The survey was part of a research project funded by the Australian Research Council. It was administered to a nationally representative sample of 1,202 Australians in the first half of 2015. This number has been boosted by a boost sample for Aboriginal, Torres Strait Islander, Italian, Lebanese and Chinese Australians.
The survey asked a wide range of questions about the tastes of Australian and foreign artists. It also included questions that probed preferences for art and museums of different types. The survey also included similar questions about the tastes of television shows and media personalities, music, literature, sports, and heritage pursuits.
The survey examines these cultural activities and tastes as part of a larger inquiry that explores how social patterns have changed in Australia since the 1994 landmark cultural policy statement Creative Nation.
In this wider context, Roberts’ works unite more tastes than those of other Australian painters. However, the majority of Australians are unaware of his work, and the tastes and preferences of those who like it reflect the usual divisions in Australian society: age, education level, social class, ethnicity, etc.
Tom Roberts, 1888-1890. The National Gallery of Art.
Tom Roberts is a name that everyone knows.
They are more likely to have heard of Ken Done, Sidney Nolan, Albert Namatjira, and Brett Whiteley than Tom Roberts (Table 1). Table 1 shows that they are more likely to know Ken Done, Sidney Nolan, Albert Namatjira, and Brett Whiteley.
Roberts is more familiar to women, with 41% of them having heard of him compared to only 32% of the men. Women and men are more or less equally fond of his work.
The age of those who know Roberts is more divisive. Only 13% of people under 25 have heard of him, while 60% of over 60s do. Only 25% of those under 25 who are familiar with Roberts’ work like it, while 85% of over-60s do.
Roberts’ popularity is also divided by Australians according to their level of education. Roberts is not well-known among Australians with only secondary education – only 20% of them – but he’s more popular with those who have university degrees and postgraduate qualifications (52%).
Roberts is only known by 29% of people who identify themselves as working class, 39% of middle class and 48% upper middle class.
Break away! Tom Roberts 1891. The National Gallery of Art.
Roberts’ works are liked by most people, regardless of their education level and class identity. However, it is less popular with those who identify themselves as being working-class.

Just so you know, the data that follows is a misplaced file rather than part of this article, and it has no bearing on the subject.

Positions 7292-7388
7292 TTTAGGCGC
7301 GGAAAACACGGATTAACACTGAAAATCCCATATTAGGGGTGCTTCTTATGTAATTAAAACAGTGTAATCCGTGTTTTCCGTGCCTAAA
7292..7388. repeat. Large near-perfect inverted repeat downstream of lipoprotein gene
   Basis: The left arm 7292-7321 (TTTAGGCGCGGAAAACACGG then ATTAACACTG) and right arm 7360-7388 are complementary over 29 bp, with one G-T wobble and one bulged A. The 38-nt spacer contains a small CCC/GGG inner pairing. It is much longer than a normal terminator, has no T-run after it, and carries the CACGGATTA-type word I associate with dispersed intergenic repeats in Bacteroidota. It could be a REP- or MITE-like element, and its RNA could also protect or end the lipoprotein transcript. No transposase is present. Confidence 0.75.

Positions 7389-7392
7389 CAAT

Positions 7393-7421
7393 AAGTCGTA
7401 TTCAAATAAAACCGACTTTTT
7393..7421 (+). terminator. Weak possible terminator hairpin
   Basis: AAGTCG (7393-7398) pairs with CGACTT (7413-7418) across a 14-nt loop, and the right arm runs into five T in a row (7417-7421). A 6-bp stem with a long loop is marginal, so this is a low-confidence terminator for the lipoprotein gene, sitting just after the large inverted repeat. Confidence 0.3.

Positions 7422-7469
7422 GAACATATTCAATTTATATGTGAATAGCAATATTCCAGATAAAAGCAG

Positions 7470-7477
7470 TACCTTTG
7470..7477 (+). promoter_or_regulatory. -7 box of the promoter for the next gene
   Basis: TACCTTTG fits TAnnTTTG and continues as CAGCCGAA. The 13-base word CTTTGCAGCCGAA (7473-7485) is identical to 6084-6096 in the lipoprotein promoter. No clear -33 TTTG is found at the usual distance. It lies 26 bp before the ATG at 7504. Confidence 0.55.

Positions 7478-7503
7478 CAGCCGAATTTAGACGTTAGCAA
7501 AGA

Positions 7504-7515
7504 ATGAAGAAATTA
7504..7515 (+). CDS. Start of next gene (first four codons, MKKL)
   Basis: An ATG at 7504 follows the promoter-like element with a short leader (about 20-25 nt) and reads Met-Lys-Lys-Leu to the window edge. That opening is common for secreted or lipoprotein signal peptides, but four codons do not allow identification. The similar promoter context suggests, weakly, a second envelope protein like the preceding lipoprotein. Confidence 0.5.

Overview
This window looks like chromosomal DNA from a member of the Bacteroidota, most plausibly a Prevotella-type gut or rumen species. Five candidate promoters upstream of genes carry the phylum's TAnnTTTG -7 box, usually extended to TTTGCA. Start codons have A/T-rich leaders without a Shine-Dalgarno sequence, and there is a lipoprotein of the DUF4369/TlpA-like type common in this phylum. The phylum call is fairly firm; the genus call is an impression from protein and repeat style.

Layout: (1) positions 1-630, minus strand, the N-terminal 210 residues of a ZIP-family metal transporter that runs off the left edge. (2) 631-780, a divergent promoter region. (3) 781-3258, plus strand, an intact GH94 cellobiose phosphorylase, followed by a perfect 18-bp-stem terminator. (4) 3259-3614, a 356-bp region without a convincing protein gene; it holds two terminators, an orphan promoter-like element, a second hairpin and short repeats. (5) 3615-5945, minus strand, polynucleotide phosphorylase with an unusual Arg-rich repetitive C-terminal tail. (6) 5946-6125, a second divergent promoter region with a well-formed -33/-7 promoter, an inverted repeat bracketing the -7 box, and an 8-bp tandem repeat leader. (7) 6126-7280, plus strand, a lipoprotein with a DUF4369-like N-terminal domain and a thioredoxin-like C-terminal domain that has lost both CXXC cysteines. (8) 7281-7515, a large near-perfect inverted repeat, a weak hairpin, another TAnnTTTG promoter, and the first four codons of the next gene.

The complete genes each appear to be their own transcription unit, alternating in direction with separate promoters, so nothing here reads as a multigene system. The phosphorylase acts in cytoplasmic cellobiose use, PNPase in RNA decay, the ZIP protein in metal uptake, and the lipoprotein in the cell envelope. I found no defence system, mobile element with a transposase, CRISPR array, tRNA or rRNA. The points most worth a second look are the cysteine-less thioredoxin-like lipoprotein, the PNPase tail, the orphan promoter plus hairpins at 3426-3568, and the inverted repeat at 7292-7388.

If you’re Lebanese or Chinese, Roberts may not have been on your radar. Only 13% and 11%, respectively, of Chinese Australians and Lebanese Australians were aware of Roberts. Of those, only 10% and 7% had seen his work.
Only 8% had heard about Roberts, and none of them had seen his work or liked it. Italian Australians are more likely to have heard of Roberts (26%) as well as seen his work (16%).
The sample of Aboriginal and Torres Strait Islander people was a significant portion of 28%, and 20% of them had seen his work and liked it.
What does it mean?
The survey results alone cannot explain the differences in tastes. Our findings are consistent with the broader trends in Australia and around the world of people with higher education and social class participating in more visual arts.
Roberts’ relative lack of popularity amongst the ethnic groups we surveyed could be due to a lack familiarity of his work by newer Australians, or perhaps a disinterest for an artist that, while he may have been an iconic painter, was also a painter who fought and fought for White Australia.
Roberts was a prominent member of the Heidelberg School in the late 19th century. He also played an important role in making bush attractive to white Australians by controversially painting Aboriginals and their culture away from it.
The survey found that Aboriginal and Torres Strait Islanders prefer Namatjira’s work. Roberts, meanwhile, is only slightly behind in terms of popularity (77.3% to 76.7%) as the artist who has been most admired by those who have seen the work.
Tom Roberts, 1888. Holiday sketch at Coogee. The National Gallery of Australia.
Roberts’s choice to celebrate a major rehang at the NGA is a good one. It’s still a great choice, as his work is not met with much negativity by those who see it, unlike that of some other Australian icons, such as Whiteley and Nolan.
Whitely, Nolan and Done were disliked by 23% of respondents and 11% by the other participants.
It is less obvious how Roberts’ choice is a good one at a moment when Australia’s national institutions are supposed to reflect the increasing complexity of its multiculturalism.
How the exhibition is curated and how it relates to the new arrangement in the Australian collection will be key. There are reasons to be optimistic, given the important role that the NGA played in redefining Australian Art through its recognition and celebration of Indigenous art.
Roberts, although not my favorite painter, is interesting and I am looking forward to the new light that this exhibition will shed on Roberts’ role in Australian visual culture.